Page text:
reply to this | link to this | view in thread ]

  2.  
    icon
    Killercool (profile), Jan 18th, 2012 @ 5:17pm

    Re:

    You can either destroy rainforests, or contribute to slave labor.

    Decisions, decisions...

     

    reply to this | link to this | view in thread ]

  3.  
    icon
    Franklin G Ryzzo (profile), Jan 18th, 2012 @ 5:26pm

    Re: Re:

    It's really easy to make new slaves, but growing new trees takes a very long time... the choice is clear!

     

    reply to this | link to this | view in thread ]

  4.  
    identicon
    Matthew A. Sawtell, Jan 18th, 2012 @ 5:54pm

    Now a comment from the "Zee Captain"

     

    reply to this | link to this | view in thread ]

  5.  
    icon
    letherial (profile), Jan 18th, 2012 @ 7:05pm

    Re: Re: Re:

    ship our tree growing to china?

     

    reply to this | link to this | view in thread ]

  6.  
    identicon
    zipperation, Jan 18th, 2012 @ 7:11pm

    satire has been used in political cartoons and such for over a century there must be hundreds of previous art on this to prove it. it is normal and regular to use satire everyday to express yourself.

    for some silly court to say otherwise is legal tragedy. A huge loss of free speech territory.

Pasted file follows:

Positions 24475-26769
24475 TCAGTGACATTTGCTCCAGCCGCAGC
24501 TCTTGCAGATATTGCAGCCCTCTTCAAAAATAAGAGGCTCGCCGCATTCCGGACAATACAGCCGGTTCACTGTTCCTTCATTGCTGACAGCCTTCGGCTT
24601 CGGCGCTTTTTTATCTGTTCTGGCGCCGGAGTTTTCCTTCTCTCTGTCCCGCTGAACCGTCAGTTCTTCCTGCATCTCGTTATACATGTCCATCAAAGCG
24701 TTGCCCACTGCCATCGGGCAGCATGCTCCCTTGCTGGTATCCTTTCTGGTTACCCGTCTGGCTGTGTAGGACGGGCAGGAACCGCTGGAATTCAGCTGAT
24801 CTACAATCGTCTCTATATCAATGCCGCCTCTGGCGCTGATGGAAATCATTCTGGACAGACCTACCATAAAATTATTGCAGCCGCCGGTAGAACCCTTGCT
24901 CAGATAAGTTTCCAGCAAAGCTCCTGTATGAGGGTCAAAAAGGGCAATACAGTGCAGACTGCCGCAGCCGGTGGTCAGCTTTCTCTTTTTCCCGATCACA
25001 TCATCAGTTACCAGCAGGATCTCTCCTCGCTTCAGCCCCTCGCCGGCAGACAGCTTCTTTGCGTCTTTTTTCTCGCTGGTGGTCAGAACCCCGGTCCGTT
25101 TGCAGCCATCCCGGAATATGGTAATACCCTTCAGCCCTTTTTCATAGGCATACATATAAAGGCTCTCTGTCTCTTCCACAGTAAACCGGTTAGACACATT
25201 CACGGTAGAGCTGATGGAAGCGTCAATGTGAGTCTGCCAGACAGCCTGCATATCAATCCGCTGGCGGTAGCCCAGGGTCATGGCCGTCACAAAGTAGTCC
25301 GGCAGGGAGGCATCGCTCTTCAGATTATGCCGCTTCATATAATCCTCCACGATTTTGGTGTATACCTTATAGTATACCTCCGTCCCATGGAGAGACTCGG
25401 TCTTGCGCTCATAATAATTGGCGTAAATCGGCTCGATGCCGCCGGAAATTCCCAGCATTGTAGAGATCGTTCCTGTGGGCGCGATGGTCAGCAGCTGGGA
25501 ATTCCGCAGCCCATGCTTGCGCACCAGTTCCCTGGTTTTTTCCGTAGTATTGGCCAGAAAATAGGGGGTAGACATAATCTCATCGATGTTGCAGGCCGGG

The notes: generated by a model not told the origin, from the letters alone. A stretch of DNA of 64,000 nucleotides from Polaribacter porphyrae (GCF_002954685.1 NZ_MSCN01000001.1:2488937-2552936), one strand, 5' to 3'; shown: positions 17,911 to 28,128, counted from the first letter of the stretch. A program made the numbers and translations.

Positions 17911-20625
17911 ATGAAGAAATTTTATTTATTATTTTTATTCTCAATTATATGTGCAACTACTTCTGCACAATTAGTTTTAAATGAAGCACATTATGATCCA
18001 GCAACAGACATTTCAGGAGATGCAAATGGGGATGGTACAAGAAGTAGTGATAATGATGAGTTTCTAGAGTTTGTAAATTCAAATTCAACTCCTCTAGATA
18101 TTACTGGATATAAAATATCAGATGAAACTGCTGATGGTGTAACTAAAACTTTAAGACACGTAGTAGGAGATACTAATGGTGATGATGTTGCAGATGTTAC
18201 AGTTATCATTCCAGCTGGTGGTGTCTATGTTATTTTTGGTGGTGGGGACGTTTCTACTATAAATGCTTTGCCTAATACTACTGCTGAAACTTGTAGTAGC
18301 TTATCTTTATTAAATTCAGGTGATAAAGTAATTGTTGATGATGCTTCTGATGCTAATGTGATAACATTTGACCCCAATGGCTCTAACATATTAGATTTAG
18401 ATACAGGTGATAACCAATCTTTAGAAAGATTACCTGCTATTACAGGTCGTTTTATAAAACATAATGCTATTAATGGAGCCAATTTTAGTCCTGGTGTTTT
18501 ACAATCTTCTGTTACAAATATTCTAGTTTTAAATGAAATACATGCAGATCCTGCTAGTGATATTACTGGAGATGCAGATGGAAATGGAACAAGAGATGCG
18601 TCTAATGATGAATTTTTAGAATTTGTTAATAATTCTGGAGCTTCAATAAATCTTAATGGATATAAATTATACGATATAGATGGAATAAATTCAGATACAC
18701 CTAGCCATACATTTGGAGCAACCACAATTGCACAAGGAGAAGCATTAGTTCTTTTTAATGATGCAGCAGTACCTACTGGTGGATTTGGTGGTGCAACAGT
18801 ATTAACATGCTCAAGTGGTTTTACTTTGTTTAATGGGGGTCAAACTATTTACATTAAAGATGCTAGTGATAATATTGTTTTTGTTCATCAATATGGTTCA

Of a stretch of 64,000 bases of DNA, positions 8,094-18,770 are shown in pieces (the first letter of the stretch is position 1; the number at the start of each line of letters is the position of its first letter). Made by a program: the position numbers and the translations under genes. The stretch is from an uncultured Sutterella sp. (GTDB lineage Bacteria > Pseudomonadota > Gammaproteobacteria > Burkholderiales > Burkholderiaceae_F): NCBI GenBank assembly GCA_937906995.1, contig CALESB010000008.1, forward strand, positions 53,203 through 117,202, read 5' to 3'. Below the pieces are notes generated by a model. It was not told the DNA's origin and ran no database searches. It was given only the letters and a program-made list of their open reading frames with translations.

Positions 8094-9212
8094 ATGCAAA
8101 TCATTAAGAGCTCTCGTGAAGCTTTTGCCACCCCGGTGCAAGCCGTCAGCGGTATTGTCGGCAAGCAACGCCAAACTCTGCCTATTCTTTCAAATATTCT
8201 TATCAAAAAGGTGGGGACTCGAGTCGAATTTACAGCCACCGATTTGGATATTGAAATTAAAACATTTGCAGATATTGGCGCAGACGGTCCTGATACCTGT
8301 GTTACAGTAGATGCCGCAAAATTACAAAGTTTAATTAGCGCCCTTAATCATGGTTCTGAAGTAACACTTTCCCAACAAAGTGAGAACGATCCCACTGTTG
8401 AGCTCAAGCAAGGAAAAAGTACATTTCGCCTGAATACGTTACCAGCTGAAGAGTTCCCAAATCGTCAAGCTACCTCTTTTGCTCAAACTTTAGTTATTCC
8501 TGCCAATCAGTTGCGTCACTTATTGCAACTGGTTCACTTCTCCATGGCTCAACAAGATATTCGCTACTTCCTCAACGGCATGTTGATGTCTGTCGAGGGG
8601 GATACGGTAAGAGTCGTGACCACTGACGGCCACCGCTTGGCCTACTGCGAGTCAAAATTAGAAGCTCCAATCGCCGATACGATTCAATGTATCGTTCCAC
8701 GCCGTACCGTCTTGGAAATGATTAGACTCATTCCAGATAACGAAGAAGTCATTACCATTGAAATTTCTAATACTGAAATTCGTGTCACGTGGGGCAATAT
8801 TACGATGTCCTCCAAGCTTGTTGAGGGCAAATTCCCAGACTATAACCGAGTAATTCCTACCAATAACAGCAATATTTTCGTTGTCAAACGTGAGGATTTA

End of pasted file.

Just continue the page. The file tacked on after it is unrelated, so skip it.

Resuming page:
reply to this | link to this | view in thread ]

  7.  
    identicon
    Matthew A. Sawtell, Jan 19th, 2012 @ 3:39am

    So... no comments on SOPA/PIPA from Larry Flynt?

     

    reply to this | link to this | view in thread ]

  8.  
    icon
    Ninja (profile), Jan 19th, 2012 @ 3:57am

    I wonder, this whole thing would be a big laughingstock if not for the possibility of having it brought to law being so real and high. Because it's just laughable that a politician would consider something that goes directly against the US Constitution and fucks up the internet structure so deeply.

    Of course the US Govt has gotten used to violate the US Constitution but that's an issue for another post...

     

    reply to this | link to this | view in thread ]

  9.  
    icon
    Marcel de Jong (profile), Jan 19th, 2012 @ 6:30am

    Re:

    In The Netherlands there is a brand called "Tony Chocolonely" (which is branded as being slave-free chocolate) and there are the "Fair Trade" chocolate bars.

     

    reply to this | link to this | view in thread ]

  10.  
    identicon
    The Luke Witnesser, Jan 20th, 2012 @ 4:55am

    Here lies the truth about SOPA/PIPA that even TechDirt has yet to report: what MPAA, RIAA, and Hollywood execs do not want you to see.

    http://www.youtube.com/watch?v=WJIuYgIvKsc
    http://www.youtube.com/watch?v=NzS5rSvZXe8

    The truth behind why these big companies responsible for SOPA and PIPA are also responsible for piracy itself is far more insidious than even their outmoded business model.

    Hint: can you say, do as I say so I can crush you under heel?

     

    reply to this | link to this | view in thread ]